A Friend of a Friend--Dave Rawlings Machine--Recorded in part at RCA Studio B, a now historic site for being the cradle of 1,000 + big hits and 150 Elvis Presley tracks, A Friend of a Friend will no doubt add to its legacy. Rhode Island's Rawlings, folk and bluegrass icon Gillian Welch's partner, may have himself the 2010 Folk Record of the Year. The aura is stark "folk goth" with a sweetener at times from strings arranged by the legendary Jimmie Haskell. The songs are mostly composed by Rawlings, with help from Welch (who is all over the record), Ryan Adams and others, with tunes also by Bright Eyes' Conor Oberst, the late bluesman Jesse Fuller and Neil Young. Essential listening for anyone following the contemporary folk scene.
By A Thread--Gov't Mule--If you enjoy the early to mid-seventies classic rock/southern rock sound (I do--hey, that's when I was in high school!), this will be instantly likable. Led by Allman Brother/Dead member Warren Haynes, Gov't Mule mixes riffing and tasteful tunesmithing with a sprinkling of psychedelia. The arrangements are compelling, and the lead vocals, provided by lead guitarist Haynes, fit the overall sound perfectly, recalling Bob Seger and/or Gregg Allman. By A Thread is an excellent rock 'n' roll record that clearly was put together with care and creativity. It may not win a Grammy, but it deserves to be considered for a nomination. Well done.
Saturday, March 06, 2010
Aztec Two Step, Rex Fowler and Neil Shulman, brought their Simon & Garfunkel show to the Narrows Saturday night to a sold out house! The fans were psyched too! Great vibe!
The show featured their interpretations of "Sounds of Silence," "Mrs. Robinson," "Hazy Shade of Winter" and others. Their 2nd set focused on their originals.
Before the show, Rex visited the resident artist studios, purchasing a pendant at Annie's Artifax. That's Annie checking out her creation around Rex's neck.
Friday, March 05, 2010
Thursday, March 04, 2010
Your humble blogger listeneth, and therefore writeth:
Sounding Point--Julian Lage--First CD. First Grammy nomination. This twenty-something former child prodigy--he performed with Narrows alum David Grisman when he was 10 years old--has released an interesting collection of tracks, mostly original compositions, featuring Bela Fleck and Chris Thile, that crosses genres, but mostly remains in the jazz realm. This is all instrumental, so to ensure you don't miss the artistry you need to CRANK IT UP! While Mr. Lage is a guitar guy, the recording benefits from the prominence of pianist Taylor Eigsti, particularly on the last track "All Blues," written by Miles Davis. Mr. Eigsti is also a twenty-something former child prodigy by the way. If you appreciate instrumental music as more than background buzz, this CD should be to your liking.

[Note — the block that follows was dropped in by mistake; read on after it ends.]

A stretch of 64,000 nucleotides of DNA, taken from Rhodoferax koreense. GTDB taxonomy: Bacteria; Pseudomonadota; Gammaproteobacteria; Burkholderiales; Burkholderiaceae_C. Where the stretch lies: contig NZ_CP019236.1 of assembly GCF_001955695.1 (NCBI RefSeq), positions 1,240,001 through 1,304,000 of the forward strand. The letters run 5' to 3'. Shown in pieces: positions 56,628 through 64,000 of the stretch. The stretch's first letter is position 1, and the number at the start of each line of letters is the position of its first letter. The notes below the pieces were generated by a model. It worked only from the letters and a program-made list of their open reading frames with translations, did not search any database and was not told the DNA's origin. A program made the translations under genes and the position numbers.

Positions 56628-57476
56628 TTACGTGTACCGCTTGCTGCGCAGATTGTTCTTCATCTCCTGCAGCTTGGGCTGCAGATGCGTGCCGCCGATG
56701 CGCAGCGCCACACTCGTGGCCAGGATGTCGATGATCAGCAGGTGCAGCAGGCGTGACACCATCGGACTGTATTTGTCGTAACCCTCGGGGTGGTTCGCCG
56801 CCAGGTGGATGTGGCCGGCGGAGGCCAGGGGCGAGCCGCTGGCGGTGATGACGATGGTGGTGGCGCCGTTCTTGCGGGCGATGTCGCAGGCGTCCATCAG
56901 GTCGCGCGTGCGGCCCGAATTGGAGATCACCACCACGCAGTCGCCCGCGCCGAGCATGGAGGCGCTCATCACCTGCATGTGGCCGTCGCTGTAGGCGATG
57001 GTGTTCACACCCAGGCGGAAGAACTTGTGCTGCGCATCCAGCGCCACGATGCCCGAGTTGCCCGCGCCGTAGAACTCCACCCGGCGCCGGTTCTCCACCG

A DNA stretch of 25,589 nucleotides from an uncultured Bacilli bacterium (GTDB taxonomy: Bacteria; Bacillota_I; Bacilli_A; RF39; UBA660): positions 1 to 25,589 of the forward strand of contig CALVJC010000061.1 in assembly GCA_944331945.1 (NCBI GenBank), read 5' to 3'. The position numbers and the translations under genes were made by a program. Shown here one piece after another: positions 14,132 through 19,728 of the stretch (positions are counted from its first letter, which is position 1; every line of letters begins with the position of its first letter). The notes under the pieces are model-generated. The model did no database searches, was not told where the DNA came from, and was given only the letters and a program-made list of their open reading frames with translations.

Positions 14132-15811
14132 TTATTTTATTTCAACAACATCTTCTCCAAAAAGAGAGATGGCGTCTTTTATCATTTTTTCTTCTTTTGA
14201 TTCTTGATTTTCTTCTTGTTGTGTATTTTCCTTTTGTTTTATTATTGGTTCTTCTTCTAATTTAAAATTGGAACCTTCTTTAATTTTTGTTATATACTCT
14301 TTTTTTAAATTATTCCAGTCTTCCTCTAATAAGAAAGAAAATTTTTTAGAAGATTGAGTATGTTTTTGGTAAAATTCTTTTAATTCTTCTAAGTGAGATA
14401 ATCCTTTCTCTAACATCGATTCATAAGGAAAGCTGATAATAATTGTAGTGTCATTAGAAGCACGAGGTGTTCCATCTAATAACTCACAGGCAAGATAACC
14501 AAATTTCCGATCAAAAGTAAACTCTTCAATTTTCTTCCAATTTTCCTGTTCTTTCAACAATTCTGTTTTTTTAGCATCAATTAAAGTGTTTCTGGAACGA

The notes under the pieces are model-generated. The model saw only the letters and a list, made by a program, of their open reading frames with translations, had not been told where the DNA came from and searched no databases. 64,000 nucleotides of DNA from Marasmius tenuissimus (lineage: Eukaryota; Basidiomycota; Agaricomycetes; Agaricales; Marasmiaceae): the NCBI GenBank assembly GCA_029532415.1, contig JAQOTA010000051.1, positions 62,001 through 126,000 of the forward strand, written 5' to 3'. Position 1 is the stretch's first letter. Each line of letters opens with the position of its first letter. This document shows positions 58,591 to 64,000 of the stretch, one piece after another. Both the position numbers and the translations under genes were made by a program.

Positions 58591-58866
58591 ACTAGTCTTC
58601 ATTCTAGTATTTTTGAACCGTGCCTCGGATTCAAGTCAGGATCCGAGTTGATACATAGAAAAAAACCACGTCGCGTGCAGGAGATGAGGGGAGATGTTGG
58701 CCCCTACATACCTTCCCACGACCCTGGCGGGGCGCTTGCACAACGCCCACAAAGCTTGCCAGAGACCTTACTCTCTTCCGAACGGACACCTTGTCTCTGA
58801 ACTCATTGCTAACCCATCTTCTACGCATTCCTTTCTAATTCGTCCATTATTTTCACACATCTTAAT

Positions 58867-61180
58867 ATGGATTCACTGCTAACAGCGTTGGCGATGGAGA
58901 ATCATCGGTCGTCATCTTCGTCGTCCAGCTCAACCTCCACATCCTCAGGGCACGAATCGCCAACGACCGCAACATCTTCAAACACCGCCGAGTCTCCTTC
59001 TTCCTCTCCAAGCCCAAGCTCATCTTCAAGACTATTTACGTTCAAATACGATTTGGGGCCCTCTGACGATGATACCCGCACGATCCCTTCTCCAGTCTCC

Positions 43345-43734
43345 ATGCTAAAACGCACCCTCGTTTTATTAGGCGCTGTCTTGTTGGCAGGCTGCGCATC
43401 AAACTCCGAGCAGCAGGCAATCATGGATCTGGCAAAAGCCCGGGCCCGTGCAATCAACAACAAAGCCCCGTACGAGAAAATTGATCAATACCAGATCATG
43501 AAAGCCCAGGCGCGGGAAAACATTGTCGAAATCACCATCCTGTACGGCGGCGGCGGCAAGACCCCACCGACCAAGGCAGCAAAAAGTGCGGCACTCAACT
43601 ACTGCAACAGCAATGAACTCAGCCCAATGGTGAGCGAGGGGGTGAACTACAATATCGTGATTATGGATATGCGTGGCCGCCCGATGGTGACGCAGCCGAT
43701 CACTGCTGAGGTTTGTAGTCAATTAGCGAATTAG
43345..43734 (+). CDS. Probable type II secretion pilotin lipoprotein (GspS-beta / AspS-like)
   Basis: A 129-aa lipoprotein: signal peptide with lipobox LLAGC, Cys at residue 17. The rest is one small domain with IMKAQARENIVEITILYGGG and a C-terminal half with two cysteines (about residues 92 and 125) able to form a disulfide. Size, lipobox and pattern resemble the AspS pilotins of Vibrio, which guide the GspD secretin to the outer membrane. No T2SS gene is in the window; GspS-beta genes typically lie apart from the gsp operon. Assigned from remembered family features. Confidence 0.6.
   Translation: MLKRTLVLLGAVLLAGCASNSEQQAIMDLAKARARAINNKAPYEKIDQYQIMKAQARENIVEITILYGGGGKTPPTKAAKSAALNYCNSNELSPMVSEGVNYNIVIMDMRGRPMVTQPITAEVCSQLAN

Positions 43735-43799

Splendor in the Grass--Pink Martini--Jazzy, campy and fun, Pink Martini is an Oregon-based group, more an orchestra, with ties to Massachusetts, specifically Harvard University. That's where the founder, keyboardist Thomas Lauderdale (relative of Narrows fave Jim Lauderdale??) and singer China Forbes hooked up and started exploring their diverse musical passions. The result is this interesting, somewhat nostalgic collection of tracks that sound like post-World War II pop, or something from a 1966 James Bond film, or maybe the New
Seekers--sometimes they sound about about two notes from breaking into "I'd Like to Teach the World to Sing" or Astrud Gilberto's "Girl from Ipanema"! One more Massachusetts tie: they cover Fall River native Joe Raposo's "Sing," a hit for the Carpenters and featured on Sesame Street. (The Narrows has honored the late Raposo with a commemorative display.) Open your ears and maybe your mind, and you'll get a kick out of this CD! Currently on Billboard's Jazz Chart.
Wednesday, March 03, 2010
Our guys the Holmes Brothers, returning to the Narrows in May, had a track from their brand new CD, "Feed My Soul," make the "playlist" at USA Today. The chosen track is a Beatles' tune "I'll Be Back." More here.
The CD was a pick on Lime Wire.